How To Beat An Escape Room

Escape rooms are a game where a group of friends or co-workers get locked into a space to play some puzzles, so they can all win the reward of leaving the room slightly early. Maybe you love escape rooms and you want to get faster at them; maybe you hate them and you want to get them over with. Either way, you’ll learn something from this video on how to approach any escape room.

Mark Rober, a YouTuber who previously revealed the scams in carnival games, talked to Dr. Scott Nicholson, designer of the Red Bull Escape Room World Championships.

Rober presents ten tips for figuring out the puzzles in an escape room, like how to avoid red herrings, how to organise your clues, and which spots in a room you should always check (like under tables and rugs).

Here are three of our favourite strategies from Rober:

Choose a project manager

Poor communication, says Nicholson, is the top reason that teams fail. And the best way to improve communication is to assign a project manager. This person doesn’t look for clues. Instead, everyone else comes to them with any new information, and the project manager shouts it out: “We’re looking for something green with a vowel written on it!”

Look for common codes

Look out for Morse code, digital-display-style numbers, bold colours, and simple shapes. But also know that most escape rooms assume no specialised knowledge; if you’re given a clue in braille, you won’t need to know the braille alphabet to solve it. The game designer will help you along with some other clues or limitations. You just need to recognise the type of code being used, so you can find it elsewhere in the room.

Know how escape rooms are designed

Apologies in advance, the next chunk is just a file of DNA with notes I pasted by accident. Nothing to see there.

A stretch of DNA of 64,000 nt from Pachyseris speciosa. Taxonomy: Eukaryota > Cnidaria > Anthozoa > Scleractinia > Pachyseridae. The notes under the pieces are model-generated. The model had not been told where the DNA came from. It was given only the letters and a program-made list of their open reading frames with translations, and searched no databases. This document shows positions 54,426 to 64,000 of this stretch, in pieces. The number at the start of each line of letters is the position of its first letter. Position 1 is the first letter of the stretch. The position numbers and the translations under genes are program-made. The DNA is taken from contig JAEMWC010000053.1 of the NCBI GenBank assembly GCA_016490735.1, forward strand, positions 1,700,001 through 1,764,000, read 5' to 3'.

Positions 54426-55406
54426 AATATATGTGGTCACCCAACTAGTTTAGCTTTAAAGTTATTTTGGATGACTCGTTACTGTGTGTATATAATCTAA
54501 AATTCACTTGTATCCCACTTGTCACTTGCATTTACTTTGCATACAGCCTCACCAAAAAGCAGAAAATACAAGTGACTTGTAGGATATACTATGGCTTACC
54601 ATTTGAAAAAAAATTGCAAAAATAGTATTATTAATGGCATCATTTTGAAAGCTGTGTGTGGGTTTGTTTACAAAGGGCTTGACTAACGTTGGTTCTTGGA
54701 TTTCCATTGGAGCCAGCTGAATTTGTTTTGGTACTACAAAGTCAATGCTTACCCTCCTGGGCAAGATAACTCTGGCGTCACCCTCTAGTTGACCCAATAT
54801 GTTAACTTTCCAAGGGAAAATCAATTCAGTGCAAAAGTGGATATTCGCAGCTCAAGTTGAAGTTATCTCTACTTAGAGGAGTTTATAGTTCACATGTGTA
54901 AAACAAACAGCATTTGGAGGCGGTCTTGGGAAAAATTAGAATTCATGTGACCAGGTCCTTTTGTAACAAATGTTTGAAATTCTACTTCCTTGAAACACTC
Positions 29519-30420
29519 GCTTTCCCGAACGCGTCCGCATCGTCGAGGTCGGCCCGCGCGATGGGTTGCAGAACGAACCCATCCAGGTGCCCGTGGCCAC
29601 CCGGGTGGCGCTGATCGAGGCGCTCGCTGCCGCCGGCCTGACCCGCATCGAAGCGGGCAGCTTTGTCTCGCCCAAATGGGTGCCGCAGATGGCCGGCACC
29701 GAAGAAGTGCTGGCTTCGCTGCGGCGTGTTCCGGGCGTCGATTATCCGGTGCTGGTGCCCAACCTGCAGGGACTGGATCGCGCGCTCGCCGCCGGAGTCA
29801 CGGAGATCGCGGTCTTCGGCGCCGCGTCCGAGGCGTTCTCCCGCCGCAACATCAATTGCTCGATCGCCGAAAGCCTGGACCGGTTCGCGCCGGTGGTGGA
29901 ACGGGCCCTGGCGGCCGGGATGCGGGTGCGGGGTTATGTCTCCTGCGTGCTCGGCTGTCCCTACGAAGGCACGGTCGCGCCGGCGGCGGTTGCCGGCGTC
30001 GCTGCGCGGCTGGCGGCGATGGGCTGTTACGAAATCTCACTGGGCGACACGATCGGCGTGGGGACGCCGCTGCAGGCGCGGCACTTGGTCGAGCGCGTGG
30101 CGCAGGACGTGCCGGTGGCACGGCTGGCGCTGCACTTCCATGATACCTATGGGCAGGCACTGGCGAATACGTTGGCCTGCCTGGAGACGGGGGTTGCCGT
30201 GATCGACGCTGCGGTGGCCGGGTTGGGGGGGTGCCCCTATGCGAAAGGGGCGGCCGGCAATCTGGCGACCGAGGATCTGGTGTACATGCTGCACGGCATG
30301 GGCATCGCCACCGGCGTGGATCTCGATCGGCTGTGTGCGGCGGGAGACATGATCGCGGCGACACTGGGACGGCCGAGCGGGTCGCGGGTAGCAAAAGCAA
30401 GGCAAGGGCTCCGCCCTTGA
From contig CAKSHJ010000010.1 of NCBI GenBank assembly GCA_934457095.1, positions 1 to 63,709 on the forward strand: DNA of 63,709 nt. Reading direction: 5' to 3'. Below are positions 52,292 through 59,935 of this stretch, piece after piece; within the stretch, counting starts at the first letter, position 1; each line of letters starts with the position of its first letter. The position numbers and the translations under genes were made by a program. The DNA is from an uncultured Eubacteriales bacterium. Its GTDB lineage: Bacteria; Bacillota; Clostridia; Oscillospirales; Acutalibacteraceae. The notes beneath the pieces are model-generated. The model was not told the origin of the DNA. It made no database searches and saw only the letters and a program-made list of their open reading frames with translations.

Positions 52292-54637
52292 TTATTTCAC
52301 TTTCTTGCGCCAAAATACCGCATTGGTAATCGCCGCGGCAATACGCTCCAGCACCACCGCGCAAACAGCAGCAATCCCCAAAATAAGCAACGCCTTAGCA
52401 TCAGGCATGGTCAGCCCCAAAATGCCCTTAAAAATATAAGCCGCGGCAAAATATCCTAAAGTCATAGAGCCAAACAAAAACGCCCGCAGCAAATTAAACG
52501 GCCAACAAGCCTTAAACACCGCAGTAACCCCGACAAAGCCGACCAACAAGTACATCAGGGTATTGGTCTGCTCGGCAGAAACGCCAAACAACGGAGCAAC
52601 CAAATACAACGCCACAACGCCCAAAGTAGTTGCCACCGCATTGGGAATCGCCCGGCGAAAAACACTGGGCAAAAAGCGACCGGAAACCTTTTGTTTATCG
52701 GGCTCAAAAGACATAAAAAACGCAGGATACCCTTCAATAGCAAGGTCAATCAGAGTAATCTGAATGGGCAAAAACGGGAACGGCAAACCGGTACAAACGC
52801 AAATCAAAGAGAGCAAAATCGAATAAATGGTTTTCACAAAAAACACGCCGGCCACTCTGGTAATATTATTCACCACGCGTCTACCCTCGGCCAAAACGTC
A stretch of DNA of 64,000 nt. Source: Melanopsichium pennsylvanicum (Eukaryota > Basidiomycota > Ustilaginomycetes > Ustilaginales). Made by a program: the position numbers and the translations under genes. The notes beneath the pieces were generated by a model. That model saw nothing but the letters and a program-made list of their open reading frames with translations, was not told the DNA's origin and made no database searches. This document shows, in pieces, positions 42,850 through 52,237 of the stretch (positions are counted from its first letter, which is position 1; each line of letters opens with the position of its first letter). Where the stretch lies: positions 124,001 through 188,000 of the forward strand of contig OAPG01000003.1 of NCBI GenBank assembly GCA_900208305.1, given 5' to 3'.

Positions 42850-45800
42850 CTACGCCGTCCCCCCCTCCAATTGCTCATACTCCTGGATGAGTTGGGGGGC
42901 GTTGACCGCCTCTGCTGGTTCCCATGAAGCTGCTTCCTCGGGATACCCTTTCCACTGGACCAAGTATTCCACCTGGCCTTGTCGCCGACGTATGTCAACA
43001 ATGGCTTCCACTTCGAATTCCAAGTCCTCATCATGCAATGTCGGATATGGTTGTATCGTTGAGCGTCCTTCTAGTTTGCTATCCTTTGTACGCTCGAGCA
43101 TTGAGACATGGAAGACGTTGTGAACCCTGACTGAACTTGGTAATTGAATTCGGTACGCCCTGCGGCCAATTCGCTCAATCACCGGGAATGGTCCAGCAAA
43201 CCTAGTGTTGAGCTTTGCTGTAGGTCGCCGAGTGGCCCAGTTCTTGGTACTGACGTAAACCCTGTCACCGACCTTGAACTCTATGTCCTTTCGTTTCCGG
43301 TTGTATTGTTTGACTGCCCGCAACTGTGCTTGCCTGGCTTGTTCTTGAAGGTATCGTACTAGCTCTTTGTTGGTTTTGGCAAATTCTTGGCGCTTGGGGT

Escape rooms are designed and produced by different creators, but they tend to follow many of the same rules and principles. Knowing these will save you time on almost all rooms.

For example, most rooms have a “one lock, one use” policy, which means that once you’ve found a use for certain clues or keys, you can safely ignore them for the rest of the puzzle. And in most rooms, you won’t need to disassemble anything like a ceiling light fixture, or pore through page after page of a book. Remember, these are designed so that a decent number of people can solve them in an hour.

Unless, of course, you’re in an escape room specifically designed to fool experienced escape room fans—which you’ll know ahead of time. For the vast majority of rooms, you’ll do better (but still feel challenged) if you study these tips. Mark and his friends tested all these tips on three escape rooms, and while they won them all—and broke the record on one—they still took 38 minutes or more to solve each room. So don’t worry, these tips won’t ruin the game—escape rooms are still hard.


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